* The coating on the nanobeads binds to many different things, so it's useful even if you don't know in advance what is making the patient sick.
The device uses a modified version of mannose-binding lectin (MBL), a protein found in humans that binds to sugar molecules on the surfaces of more than 90 different bacteria, viruses and fungi, as well as to the toxins released by dead bacteria that trigger the immune overreaction in sepsis.
* The device can process about 1 litre of blood per hour; compare with about 5 litre blood volume for a typical human, thus this should be able to completely process a person's blood about once every 5 hours. If a faster rate is needed, multiple devices could be used in parallel.
* This has been successfully tested on rats. They infected rats with bacteria and 89% of the rats treated with the "artificial spleen" survived, while only 14% of the control group survived.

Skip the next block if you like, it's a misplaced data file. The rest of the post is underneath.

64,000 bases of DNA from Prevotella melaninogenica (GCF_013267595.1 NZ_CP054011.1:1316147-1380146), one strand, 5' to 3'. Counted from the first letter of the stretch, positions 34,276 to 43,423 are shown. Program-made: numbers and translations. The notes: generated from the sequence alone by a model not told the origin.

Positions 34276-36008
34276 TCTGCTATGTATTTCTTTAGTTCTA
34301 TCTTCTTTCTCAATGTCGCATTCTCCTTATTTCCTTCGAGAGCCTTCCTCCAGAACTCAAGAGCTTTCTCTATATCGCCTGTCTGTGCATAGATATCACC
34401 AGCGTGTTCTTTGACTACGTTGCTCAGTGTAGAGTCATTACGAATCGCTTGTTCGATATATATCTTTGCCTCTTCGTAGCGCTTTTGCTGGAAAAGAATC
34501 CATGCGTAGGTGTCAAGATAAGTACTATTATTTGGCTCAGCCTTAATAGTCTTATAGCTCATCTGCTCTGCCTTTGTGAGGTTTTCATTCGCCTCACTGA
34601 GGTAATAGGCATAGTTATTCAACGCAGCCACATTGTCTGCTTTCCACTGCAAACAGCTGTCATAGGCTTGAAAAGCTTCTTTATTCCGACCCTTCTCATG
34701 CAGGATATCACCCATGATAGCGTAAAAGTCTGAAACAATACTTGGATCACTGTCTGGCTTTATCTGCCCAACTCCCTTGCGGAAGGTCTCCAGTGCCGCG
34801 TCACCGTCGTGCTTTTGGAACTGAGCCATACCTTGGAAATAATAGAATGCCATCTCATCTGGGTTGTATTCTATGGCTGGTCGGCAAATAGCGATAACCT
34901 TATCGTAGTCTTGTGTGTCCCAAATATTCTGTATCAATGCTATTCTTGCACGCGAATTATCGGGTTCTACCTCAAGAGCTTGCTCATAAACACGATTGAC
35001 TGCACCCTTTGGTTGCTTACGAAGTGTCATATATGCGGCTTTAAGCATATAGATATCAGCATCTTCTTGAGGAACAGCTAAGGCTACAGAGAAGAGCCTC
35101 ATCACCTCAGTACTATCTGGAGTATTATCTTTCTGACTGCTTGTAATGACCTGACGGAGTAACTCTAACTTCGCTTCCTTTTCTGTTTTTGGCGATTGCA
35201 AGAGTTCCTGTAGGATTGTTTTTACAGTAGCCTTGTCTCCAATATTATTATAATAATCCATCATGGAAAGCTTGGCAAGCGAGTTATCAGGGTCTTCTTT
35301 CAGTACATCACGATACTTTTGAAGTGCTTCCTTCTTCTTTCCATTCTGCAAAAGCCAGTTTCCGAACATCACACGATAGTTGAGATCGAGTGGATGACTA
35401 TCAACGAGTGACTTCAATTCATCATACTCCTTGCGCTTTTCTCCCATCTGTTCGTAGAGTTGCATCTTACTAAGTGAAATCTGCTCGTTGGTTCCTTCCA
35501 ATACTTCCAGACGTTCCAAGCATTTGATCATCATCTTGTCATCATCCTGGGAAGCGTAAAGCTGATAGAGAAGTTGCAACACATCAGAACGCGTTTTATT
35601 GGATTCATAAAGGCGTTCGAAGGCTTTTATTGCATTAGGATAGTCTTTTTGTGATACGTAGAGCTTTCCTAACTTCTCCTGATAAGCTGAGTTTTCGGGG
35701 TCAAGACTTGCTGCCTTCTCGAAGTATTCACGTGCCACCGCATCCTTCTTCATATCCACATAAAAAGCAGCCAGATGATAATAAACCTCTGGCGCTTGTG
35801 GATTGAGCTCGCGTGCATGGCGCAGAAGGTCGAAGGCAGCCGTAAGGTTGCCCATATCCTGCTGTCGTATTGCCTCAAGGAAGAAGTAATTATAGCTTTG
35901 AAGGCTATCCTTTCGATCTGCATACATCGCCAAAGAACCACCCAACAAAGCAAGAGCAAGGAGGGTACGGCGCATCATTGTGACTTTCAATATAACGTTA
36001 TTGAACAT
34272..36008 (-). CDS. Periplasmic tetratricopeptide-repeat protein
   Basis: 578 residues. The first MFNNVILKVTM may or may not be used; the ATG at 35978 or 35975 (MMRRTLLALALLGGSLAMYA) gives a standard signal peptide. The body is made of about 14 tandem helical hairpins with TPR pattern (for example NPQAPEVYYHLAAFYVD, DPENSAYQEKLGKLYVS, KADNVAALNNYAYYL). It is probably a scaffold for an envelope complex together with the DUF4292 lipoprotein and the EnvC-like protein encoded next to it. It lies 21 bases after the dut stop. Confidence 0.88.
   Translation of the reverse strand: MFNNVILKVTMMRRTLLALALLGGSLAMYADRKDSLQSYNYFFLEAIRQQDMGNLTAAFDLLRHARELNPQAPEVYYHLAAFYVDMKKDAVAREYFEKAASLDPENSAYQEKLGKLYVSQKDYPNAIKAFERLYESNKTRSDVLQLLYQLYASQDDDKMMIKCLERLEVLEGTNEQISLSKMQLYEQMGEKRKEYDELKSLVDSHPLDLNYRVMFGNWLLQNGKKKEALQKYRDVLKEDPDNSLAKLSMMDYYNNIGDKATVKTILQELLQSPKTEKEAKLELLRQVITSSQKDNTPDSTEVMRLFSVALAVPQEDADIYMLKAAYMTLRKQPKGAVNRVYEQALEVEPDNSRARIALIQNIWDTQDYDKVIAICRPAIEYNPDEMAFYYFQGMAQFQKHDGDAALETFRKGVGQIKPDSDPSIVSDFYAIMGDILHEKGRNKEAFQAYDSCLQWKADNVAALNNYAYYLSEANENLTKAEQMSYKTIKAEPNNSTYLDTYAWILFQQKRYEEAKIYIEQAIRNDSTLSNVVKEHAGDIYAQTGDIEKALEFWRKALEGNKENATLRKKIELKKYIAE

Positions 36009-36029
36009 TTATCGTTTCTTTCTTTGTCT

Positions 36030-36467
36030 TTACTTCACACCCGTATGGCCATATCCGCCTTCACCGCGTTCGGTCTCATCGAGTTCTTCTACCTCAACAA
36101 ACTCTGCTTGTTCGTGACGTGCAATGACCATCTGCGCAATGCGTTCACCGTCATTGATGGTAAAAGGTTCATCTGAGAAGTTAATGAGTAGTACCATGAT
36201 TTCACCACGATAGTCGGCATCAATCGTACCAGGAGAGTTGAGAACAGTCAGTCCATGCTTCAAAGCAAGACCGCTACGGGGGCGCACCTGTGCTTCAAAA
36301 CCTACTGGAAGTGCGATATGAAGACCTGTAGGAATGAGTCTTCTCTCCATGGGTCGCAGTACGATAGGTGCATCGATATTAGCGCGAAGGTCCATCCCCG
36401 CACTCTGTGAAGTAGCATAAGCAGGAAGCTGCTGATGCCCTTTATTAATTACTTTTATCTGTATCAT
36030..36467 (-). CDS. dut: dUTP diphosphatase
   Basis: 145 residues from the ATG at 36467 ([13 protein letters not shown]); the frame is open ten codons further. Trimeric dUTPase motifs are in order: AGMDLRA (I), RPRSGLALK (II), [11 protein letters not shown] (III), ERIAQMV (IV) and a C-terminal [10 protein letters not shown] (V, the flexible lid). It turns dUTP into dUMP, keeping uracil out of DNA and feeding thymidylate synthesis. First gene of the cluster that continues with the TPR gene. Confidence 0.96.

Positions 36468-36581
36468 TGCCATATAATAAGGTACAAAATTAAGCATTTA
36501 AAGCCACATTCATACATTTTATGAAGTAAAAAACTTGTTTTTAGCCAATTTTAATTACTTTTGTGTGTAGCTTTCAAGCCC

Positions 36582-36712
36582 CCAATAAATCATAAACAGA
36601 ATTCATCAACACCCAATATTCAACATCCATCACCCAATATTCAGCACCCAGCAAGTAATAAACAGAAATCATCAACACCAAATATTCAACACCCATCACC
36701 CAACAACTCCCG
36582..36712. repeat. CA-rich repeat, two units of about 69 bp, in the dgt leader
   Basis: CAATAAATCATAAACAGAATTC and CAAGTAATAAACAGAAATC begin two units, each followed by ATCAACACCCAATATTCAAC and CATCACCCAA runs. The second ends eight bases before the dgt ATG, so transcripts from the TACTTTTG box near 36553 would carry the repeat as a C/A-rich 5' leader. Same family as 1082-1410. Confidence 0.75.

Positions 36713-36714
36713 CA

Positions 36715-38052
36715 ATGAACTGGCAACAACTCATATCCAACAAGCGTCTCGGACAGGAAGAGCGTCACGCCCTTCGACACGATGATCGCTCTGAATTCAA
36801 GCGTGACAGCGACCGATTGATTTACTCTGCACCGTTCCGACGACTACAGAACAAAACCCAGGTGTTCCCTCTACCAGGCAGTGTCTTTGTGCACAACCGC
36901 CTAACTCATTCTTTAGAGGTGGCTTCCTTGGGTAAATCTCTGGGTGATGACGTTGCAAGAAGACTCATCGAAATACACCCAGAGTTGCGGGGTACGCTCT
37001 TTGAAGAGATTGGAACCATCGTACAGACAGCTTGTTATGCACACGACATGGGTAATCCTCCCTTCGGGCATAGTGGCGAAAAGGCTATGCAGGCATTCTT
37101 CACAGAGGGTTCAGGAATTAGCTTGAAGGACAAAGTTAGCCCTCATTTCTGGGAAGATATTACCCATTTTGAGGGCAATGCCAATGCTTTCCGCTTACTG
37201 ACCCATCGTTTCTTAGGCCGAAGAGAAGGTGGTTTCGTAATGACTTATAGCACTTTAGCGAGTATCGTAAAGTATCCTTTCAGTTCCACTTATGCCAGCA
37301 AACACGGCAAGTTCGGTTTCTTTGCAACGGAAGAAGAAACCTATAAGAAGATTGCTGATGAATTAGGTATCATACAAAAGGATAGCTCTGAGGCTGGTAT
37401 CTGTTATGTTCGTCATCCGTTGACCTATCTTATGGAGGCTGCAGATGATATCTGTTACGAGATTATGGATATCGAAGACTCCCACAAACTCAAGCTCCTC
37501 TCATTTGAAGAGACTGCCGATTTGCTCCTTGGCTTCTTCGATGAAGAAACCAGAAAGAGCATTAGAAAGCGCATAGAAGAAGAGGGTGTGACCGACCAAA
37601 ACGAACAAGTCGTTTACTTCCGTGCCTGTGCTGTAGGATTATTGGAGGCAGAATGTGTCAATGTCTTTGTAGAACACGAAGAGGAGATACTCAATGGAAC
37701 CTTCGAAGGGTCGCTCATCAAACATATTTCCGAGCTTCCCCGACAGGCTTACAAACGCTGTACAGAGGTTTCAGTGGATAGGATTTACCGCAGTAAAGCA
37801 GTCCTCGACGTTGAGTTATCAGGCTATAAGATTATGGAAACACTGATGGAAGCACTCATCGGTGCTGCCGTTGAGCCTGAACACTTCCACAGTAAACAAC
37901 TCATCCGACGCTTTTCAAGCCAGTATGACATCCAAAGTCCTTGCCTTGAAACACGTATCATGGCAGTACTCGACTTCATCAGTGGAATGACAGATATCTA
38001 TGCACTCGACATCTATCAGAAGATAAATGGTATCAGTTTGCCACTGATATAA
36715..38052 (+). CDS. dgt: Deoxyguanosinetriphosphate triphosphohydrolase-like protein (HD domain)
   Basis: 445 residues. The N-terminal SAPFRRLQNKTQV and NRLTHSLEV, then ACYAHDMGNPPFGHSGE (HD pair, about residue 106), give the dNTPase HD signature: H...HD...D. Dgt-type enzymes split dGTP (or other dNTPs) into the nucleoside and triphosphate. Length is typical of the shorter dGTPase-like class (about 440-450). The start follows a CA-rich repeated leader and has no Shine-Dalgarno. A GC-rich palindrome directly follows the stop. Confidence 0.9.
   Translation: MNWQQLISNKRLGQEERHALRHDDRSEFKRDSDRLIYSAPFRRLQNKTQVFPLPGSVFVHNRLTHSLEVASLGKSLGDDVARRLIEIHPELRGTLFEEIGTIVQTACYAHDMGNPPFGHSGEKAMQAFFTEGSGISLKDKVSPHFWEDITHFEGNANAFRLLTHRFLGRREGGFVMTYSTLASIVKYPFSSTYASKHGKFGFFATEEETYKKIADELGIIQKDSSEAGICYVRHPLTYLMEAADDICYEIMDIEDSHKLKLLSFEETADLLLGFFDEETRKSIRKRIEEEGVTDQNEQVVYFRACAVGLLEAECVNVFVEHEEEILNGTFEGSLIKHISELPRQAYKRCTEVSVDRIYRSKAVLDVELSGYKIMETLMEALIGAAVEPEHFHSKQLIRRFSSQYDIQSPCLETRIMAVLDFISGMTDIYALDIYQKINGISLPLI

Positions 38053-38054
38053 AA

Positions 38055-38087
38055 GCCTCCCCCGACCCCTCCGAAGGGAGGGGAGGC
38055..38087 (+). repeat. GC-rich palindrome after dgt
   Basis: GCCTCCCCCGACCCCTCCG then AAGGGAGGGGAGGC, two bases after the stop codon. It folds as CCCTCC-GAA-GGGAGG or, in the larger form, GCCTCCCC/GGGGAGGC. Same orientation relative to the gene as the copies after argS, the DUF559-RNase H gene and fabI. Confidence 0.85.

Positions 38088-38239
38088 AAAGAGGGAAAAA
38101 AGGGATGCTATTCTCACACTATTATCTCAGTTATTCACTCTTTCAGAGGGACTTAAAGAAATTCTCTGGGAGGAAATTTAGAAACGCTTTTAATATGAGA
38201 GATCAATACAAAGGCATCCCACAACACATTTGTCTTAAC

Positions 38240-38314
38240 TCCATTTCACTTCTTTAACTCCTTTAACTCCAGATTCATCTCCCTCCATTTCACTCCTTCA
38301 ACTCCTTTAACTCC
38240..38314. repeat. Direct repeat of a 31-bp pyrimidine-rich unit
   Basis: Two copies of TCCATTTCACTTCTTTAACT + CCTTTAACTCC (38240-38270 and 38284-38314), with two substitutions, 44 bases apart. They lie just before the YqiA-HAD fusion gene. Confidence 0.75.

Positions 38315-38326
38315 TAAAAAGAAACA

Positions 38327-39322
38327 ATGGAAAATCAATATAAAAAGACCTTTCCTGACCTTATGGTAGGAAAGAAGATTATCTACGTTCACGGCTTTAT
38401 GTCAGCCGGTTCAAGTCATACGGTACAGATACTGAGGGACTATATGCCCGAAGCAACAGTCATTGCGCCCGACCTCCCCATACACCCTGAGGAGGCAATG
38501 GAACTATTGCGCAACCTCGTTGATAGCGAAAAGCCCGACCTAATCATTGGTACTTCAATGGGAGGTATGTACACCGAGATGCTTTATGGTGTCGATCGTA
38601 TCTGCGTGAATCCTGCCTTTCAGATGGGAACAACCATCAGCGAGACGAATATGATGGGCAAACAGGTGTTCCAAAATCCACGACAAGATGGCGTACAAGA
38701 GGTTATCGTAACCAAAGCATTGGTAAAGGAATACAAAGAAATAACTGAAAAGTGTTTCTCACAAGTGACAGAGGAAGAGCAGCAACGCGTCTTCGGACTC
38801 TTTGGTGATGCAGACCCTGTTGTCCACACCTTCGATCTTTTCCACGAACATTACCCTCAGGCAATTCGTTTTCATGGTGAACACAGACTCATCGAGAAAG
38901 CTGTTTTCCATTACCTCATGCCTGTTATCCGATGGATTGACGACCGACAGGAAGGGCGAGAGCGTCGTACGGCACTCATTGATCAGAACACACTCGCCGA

* This could move to human clinical trials relatively soon.
Nigel Klein, an infection and immunity expert at University College London, says that the biospleen could also allow diagnosticians to collect samples of a pathogen from the blood and then culture it to identify it and determine what drugs will best treat it. As blood transfusion and filtration are already common practices, he expects that the biospleen could move into human clinical trials within a couple of years.
Read the whole article. It's not long and all of it is interesting.